Original Research

Coaching as a support function for potential entrepreneurs

Maddison-Lee Brinkley, Ingrid le Roux
The Southern African Journal of Entrepreneurship and Small Business Management | Vol 10, No 1 | a99 | DOI: https://doi.org/10.4102/sajesbm.v10i1.99 | © 2018 Maddison-Lee Brinkley | This work is licensed under Other
Submitted: 15 August 2016 | Published: 30 August 2018

About the author(s)

Maddison-Lee Brinkley, Department of Business Management, University of Pretoria, South Africa
Ingrid le Roux, Department of Business Management, University of Pretoria, South Africa


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Abstract

Background: There is a longstanding debate on whether the practice of coaching support is useful for entrepreneurs who lack the skills and assistance needed to make a success of their businesses.

Aim: To gain a better understanding of the benefits derived from coaching support, this study explores the debate on whether coaching is useful as a support function for entrepreneurs.

Setting: Entrepreneurs who participated in a support intervention programme to assist them with the development or growth of their business.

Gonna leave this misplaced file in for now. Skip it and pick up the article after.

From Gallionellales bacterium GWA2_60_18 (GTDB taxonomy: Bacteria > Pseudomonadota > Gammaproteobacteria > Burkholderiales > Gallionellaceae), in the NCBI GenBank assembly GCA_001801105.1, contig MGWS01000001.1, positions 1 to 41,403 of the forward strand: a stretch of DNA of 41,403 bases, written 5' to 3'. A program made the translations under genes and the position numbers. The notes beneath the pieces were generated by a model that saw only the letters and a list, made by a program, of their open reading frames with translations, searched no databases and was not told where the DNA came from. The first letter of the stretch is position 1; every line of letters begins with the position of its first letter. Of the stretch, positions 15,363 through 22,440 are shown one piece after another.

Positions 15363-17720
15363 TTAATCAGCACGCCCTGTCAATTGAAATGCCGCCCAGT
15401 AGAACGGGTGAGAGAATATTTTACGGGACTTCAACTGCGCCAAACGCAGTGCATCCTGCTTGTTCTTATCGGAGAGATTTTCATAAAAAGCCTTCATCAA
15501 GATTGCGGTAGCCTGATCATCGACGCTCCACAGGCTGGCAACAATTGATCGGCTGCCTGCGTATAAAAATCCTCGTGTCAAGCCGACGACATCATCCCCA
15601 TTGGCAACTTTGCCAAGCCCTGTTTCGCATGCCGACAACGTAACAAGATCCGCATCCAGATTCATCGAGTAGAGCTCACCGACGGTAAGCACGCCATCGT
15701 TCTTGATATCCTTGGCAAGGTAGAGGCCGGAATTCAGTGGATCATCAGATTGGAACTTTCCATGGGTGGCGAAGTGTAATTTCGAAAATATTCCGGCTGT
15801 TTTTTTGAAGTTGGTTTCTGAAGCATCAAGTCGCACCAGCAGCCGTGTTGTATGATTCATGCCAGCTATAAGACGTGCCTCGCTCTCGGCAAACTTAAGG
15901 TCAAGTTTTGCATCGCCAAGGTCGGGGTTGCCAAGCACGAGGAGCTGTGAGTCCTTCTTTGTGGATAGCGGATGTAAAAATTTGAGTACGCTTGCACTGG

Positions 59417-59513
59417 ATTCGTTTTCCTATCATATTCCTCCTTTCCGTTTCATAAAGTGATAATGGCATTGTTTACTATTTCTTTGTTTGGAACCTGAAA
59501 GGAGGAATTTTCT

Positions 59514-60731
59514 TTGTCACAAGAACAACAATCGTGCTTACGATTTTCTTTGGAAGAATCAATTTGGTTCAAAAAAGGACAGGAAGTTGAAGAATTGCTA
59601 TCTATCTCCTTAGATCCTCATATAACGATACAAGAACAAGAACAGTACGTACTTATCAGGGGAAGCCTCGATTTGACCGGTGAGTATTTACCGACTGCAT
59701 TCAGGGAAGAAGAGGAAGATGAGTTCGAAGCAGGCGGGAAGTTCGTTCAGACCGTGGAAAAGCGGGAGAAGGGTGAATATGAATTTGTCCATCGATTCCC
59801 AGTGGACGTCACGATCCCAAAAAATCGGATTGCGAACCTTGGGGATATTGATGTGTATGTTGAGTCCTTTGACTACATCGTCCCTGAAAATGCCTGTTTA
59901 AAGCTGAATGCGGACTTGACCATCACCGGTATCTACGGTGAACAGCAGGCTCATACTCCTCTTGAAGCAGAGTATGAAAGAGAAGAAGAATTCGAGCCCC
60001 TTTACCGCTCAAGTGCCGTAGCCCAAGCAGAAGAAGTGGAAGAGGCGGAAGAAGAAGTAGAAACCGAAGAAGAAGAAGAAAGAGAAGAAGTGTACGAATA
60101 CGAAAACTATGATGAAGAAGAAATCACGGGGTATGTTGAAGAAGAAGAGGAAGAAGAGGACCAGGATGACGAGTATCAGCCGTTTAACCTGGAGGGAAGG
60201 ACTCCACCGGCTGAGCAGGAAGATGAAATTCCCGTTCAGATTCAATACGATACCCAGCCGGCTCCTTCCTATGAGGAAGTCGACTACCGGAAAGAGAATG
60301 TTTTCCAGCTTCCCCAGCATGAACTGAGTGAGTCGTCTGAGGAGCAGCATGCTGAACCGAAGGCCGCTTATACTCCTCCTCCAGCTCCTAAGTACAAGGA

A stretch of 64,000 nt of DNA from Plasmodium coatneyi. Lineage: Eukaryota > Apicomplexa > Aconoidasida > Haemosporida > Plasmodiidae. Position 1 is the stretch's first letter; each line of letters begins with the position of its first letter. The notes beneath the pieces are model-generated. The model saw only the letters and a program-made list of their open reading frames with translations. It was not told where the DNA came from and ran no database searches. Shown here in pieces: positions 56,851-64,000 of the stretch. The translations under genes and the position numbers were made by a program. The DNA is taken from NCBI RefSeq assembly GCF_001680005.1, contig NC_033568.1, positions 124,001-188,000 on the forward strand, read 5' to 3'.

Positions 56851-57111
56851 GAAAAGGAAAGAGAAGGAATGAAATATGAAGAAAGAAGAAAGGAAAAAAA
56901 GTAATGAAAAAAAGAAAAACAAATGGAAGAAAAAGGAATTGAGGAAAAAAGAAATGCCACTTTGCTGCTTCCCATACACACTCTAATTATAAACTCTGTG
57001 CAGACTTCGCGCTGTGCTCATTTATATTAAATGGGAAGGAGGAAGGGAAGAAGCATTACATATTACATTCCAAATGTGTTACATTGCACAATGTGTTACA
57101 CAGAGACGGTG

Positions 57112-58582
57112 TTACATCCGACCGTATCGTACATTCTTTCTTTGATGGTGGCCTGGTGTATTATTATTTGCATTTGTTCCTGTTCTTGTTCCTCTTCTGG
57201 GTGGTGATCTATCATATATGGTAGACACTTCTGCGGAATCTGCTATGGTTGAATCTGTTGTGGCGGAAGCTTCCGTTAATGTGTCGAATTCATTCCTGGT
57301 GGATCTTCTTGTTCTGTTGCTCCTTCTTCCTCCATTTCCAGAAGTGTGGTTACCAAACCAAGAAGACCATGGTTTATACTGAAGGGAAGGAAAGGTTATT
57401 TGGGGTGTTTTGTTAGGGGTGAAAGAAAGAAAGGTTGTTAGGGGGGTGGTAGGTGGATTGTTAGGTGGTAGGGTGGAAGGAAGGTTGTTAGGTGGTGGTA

Methods: This study employed a qualitative research design and used 12 semi-structured, face-to-face interviews that were conducted with entrepreneurs from the Pretoria region, who received support intervention for business purposes between August and October 2015.

Results: The study found that confusion still exists around the concepts of coaching and mentoring. Furthermore, it was found that both mentoring and coaching are useful as a support function for entrepreneurs, as evidenced through the benefits derived from the intervention. These benefits mainly include the development of skills, particularly of 21st-century skills, new perspectives, enhanced communication, increased self-awareness and learning, and were facilitated by learning.

Conclusion: Both mentoring and coaching can benefit potential entrepreneurs; however, each form contributes different benefits. Coaching contributes to the self-development of entrepreneurs, whilst mentoring assists in the development of managerial functions needed to successfully start and grow a business. It is clear that these different forms of support intervention aid in developing different skills, and therefore, entrepreneurs should articulate their required needs before engaging support.


Keywords

Coaching; mentoring; support; 21st century skills; entrepreneurs

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